Mini-review – Collaborators – National Theatre


As ever, I’m a big fan of new plays, so when the National announced a new play about Mikhail Bulgakov was going to be in their fall/winter season, I was all over it. I mean, hell, a play about the author of The Master and Margarita (which I’d just read the previous year)? Yes please! I was slightly put off by it being more about the suffering of creative types during the Stalinist purges – I had some fears it would become miserabilist but decided I’d be hopeful and bought tickets anyway, for very early in the run.

Then something unforeseen happened: a one night only event came up that was so exciting I decided to postpone seeing the play. And somehow, it had become very popular, very fast, and the next time I could get two tickets for a show I had been planning to see in November … was January! Ah well. So this is my review, rather late, of a show that nobody is bothering to look for reviews of anymore.

To my surprise – it was great, a perfect marriage of a fine script and excellent acting, with the National for once restraining itself and not putting in an overdesigned set that stifled the imagination. Instead, Bob Crowley created a simple-seeming zig zag through the center of the Cottlesloe, with a little walkway around the near end of it and little Constructivist extrusions that hinted at walls and windows, and small changes of decor to indicate the center table was now a dining room/ a doctor’s office/ a desk in a writer’s workshop.

The play started off with an absurdist note, as Bulgakov (Alex Jennings) is having a dream in which a Elmer Fudd-like Stalin (Simon Russell Beale) is chasing him around his apartment with a typewriter. Real life, however, is just as ridiculous, as the Bulgakovs wake up to discover a new tenant is now living in their wardrobe (he falls out of it). They are dealing with the privations of daily life by living a little bit of a fantasy world, pretending to pour coffee for breakfast and then bragging about the wonderful hot baths they have taken.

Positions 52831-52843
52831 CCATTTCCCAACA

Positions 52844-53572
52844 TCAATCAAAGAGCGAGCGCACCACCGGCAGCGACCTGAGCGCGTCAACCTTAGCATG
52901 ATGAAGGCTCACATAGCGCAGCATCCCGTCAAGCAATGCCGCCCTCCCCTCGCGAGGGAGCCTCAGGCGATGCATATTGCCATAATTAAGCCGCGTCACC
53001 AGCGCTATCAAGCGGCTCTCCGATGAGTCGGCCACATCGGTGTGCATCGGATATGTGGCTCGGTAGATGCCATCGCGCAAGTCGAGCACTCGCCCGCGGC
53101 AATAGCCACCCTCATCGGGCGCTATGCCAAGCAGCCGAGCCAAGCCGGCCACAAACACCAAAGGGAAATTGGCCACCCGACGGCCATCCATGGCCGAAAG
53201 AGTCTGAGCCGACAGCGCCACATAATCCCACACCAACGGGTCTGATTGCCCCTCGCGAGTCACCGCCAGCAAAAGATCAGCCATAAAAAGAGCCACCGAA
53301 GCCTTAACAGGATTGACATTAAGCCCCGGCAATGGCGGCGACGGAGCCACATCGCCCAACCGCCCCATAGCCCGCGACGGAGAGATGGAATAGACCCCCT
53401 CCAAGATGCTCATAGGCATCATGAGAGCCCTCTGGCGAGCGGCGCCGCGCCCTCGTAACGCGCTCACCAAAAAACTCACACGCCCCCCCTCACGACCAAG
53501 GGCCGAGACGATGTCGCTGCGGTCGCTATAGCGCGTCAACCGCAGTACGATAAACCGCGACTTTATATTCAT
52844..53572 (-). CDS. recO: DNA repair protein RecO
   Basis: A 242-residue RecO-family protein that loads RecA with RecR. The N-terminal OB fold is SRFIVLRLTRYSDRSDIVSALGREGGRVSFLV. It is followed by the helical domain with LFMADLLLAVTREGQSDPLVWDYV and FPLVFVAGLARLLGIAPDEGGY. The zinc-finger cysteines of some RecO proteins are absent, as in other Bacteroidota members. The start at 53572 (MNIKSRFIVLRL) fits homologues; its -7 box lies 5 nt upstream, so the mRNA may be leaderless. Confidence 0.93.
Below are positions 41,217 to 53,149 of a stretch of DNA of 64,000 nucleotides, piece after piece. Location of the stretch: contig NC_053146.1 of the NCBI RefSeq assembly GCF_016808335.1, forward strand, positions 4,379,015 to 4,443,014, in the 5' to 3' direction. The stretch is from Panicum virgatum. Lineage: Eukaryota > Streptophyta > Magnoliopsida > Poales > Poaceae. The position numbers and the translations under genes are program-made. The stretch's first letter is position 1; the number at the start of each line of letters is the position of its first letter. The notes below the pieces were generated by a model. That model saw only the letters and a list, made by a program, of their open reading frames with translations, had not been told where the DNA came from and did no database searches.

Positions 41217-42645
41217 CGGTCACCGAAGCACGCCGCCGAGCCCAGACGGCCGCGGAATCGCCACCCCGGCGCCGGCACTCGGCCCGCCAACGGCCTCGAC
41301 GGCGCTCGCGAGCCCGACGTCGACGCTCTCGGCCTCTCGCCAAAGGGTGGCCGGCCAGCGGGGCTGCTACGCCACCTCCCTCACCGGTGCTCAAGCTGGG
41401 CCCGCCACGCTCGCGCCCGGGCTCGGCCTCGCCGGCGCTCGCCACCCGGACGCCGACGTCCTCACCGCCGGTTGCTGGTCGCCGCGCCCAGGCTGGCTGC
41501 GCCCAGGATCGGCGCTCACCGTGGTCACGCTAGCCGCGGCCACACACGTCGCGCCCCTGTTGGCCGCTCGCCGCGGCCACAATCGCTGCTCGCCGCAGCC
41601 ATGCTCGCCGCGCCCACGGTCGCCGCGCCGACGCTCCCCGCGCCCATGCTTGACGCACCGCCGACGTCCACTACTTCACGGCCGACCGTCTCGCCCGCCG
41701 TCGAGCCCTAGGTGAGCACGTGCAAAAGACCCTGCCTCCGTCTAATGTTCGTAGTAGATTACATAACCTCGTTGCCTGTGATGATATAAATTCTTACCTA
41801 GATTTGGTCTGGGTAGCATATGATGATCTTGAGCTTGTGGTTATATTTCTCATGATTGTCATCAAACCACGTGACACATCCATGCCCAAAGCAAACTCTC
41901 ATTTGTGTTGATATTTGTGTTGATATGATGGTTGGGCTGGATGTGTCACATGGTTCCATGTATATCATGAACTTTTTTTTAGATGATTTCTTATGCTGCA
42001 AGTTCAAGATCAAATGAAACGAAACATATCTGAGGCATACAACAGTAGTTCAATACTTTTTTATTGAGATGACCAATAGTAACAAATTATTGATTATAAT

With this warping of reality, the conceit of the play – that Bulgakov is “asked” to write a play about Stalin, then meets with Stalin regularly in a secret bunker where Joe types it up while Bulgakov takes care of business of being a dictator – just plain works. Beale keeps the big man wavering on either side of sanity, while Jennings manages to make Bulgakov’s evolution from underdog to willing servant of an ugly machine seem completely logical. But the genius of the play is that this interaction takes on the hyperreality of a fairy tale in which a deal is struck with the devil (or with fairies), and every wish you make is warped in front of you – handfuls of gold coins turn into rotting leaves, the gift of eternal life is twinned with eternal aging, a beautiful house is revealed to be roofless and full of cobwebs. Every step Bulgakov makes, whether it’s to work with or undermine Stalin, is twisted around so that he becomes an object of hatred to all of his friends, a person who actively undermines other artists, and, finally, a writer who is so compromised he has completely lost sight of his own authorial integrity.

From reading the program notes, it’s clear that none of this ever happened, and that the play is a fantasia on the real life of Bulgakov. But its grounding in reality means hits deeper truths that a more factual play would have been less universal (while I was given enough of a teaser to become interested in reading what really happened at the time). Overall, this was a brilliant work, wonderfully presented, and while I’m glad to hear it’s transferring to the Olivier, I think there will be something lost in taking away the intimacy (and the additional strangeness caused by the audience being dropped in lumps around the corners of the set) of the Cottlesloe. See it there if you can, but do see it even if you have to wait; a new work this good is truly a reason to celebrate.

(This review is for a performance that took place on Tuesday, January 17th, 2012. It is booking through Sunday, May 13th, 2012.)

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